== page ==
In terms of impact, I think the book addresses some important concerns. First of all, the region still suffers from this aura of exceptionalism. Moreover, the fact that many countries today face similar problems at the same time shows the need to take the global situation seriously and expose the deeply relational geography of power and a more radical process of political transformation, whether in Morocco or elsewhere.

There is an exciting and growing body of literature that questions some of the assumptions sketched above and which tries to understand the region as a global region, a global Middle East or a global North Africa.

Program Tracks

My book strives to be one extra contribution to that tradition. Additionally, although I spent little attention to the many forms of social protest witnessed in Morocco over the past decade, some of the insights and arguments presented in the book do try to make a contribution to a deeper understanding of some of the root causes of the still ongoing uprisings in Morocco and the wider the region.

J: What other projects are you working on now? KB: I am trying to look at questions of political transformation from the rural margins in Morocco and explore the complex interplay between authoritarianism, economic globalization, and contentious politics. Over the past decade, we have seen a significant increase of political activity in the rural margins, not only in Morocco but also in Tunisia and other countries in the region.

Contestation in these margins was driven by demands centered around social and indigenous rights, control over natural resources, and social and environmental justice. However, their impact remains largely underestimated and understudied. I published an article on the revolt of small towns in Morocco a few years ago, and I would really like to explore these issues more in-depth.

Within an ever more pressing debate on the environment, climate change, human-nature relations the Anthropocene and the ways in which global capitalism impacts upon both society and nature, there is an increasing literature that tries to capture how people living in the margins of contemporary societies, indigenous peoples, peasant peoples, etc.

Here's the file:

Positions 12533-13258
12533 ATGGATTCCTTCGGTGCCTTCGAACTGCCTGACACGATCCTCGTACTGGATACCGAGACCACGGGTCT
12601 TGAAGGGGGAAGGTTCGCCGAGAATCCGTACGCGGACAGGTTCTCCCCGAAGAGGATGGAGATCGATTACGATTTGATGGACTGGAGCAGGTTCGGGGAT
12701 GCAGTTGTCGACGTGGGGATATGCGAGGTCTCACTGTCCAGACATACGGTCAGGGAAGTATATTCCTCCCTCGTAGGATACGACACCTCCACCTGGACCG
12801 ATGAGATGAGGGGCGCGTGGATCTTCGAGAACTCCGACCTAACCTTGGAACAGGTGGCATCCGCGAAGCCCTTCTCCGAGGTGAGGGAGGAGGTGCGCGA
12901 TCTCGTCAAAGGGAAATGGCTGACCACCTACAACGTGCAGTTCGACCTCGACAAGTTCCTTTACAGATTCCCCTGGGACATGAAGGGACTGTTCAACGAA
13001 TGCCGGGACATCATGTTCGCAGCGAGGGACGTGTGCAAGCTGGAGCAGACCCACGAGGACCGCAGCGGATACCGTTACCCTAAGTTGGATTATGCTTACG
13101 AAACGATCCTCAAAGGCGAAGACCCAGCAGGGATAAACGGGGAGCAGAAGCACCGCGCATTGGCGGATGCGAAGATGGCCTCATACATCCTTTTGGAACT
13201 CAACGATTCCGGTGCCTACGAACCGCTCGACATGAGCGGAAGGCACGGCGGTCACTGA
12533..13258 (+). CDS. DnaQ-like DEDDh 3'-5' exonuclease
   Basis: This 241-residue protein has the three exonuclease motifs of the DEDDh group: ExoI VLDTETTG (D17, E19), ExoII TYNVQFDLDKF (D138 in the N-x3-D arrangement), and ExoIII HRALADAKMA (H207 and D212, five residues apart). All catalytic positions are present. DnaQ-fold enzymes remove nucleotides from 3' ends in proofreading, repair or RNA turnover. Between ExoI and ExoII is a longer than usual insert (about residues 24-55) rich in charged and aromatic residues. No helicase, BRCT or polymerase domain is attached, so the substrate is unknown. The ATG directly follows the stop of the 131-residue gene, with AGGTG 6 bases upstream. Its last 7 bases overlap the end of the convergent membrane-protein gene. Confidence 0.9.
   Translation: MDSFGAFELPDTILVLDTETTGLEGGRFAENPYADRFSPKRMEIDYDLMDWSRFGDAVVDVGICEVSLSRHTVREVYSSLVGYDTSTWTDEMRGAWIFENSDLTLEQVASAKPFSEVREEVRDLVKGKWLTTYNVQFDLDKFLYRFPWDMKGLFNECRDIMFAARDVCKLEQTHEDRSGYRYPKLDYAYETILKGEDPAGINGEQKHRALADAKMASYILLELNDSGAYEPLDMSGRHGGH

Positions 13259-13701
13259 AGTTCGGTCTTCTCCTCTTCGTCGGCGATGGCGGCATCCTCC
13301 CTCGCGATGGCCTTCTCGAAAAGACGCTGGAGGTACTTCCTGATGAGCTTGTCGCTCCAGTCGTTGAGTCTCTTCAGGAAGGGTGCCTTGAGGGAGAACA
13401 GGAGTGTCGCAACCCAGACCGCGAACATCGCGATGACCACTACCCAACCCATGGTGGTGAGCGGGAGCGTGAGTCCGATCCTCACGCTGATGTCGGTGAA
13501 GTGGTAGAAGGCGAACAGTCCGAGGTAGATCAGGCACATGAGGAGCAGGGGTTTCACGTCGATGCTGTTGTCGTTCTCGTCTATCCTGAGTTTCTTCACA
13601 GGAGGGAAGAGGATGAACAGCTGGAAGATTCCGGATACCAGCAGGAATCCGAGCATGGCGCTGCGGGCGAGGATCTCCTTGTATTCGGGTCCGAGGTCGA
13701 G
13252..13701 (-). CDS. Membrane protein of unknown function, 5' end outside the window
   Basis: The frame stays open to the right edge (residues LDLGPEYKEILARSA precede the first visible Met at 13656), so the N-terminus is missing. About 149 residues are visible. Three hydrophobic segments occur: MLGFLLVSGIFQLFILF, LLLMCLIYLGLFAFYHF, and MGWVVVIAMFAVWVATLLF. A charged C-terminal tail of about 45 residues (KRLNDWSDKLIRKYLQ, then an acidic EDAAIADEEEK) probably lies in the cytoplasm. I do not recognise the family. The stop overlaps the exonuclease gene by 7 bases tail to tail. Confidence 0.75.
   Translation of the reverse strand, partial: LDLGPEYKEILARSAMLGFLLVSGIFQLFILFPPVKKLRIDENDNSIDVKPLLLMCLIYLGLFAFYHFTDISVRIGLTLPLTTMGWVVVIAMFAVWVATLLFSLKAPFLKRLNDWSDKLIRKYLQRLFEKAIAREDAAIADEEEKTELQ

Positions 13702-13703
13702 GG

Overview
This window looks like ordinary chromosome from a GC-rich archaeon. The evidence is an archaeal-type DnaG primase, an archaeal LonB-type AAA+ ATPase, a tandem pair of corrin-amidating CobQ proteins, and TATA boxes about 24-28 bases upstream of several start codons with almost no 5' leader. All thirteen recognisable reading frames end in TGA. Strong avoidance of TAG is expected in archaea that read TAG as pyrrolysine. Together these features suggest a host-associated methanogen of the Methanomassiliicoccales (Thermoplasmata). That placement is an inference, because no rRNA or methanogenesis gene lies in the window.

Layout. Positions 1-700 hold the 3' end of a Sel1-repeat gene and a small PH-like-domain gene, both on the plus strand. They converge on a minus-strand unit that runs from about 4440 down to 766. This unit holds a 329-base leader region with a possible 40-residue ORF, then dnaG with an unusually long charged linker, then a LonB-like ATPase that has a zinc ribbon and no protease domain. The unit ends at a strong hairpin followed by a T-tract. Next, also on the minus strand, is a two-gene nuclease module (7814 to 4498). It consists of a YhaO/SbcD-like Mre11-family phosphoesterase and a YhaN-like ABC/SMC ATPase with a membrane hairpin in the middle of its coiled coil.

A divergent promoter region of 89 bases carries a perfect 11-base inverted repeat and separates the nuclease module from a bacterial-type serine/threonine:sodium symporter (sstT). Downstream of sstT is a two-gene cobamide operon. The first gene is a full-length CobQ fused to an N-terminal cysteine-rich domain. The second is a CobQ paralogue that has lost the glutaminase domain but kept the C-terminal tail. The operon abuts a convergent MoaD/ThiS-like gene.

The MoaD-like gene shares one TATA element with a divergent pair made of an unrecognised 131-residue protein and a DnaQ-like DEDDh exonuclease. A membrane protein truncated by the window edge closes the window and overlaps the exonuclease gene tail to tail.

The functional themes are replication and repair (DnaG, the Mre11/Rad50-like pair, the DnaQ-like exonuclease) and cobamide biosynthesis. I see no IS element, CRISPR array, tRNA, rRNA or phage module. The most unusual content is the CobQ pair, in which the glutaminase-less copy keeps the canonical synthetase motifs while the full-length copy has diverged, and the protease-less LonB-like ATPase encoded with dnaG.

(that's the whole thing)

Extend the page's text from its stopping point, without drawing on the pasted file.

Despite this change in research focus, the city remains at the back of my head, as I am convinced that the changes in the rural margins and small towns of Morocco are very much related to some of the changes in the main urban areas and the broader changing relation between town and country under neoliberal reform. With the accession to the throne of Mohammed VI in , urban politics in Morocco took a new turn. More important, however, is failure of nerve—failure of imagination. Consider the case for the introduction of fully automatic home laundry equipment in Western Europe at a time when few homes had even semiautomatic machines.

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Hoover, Ltd. Due to insufficient demand in the home market and low exports to the European continent, the large washing machine plant in England operated far below capacity. The company needed to sell more of its semiautomatic or automatic machines.

Globalisation et villes / Globalization and cities

The results showed feature preferences clearly enough among several countries see Exhibit 2. The incremental unit variable costs in pounds sterling of customizing to meet just a few of the national preferences were:. The lowest retail prices in pounds sterling of leading locally produced brands in the various countries were approximately:. Product customization in each country would have put Hoover in a poor competitive position on the basis of price, mostly due to the higher manufacturing costs incurred by short production runs for separate features.

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Because Common Market tariff reduction programs were then incomplete, Hoover also paid tariff duties in each continental country. In the Hoover case, an imaginative analysis of automatic washing machine sales in each country would have revealed that. Italian automatics, small in capacity and size, low-powered, without built-in heaters, with porcelain enamel tubs, were priced aggressively low and were gaining large market shares in all countries, including West Germany.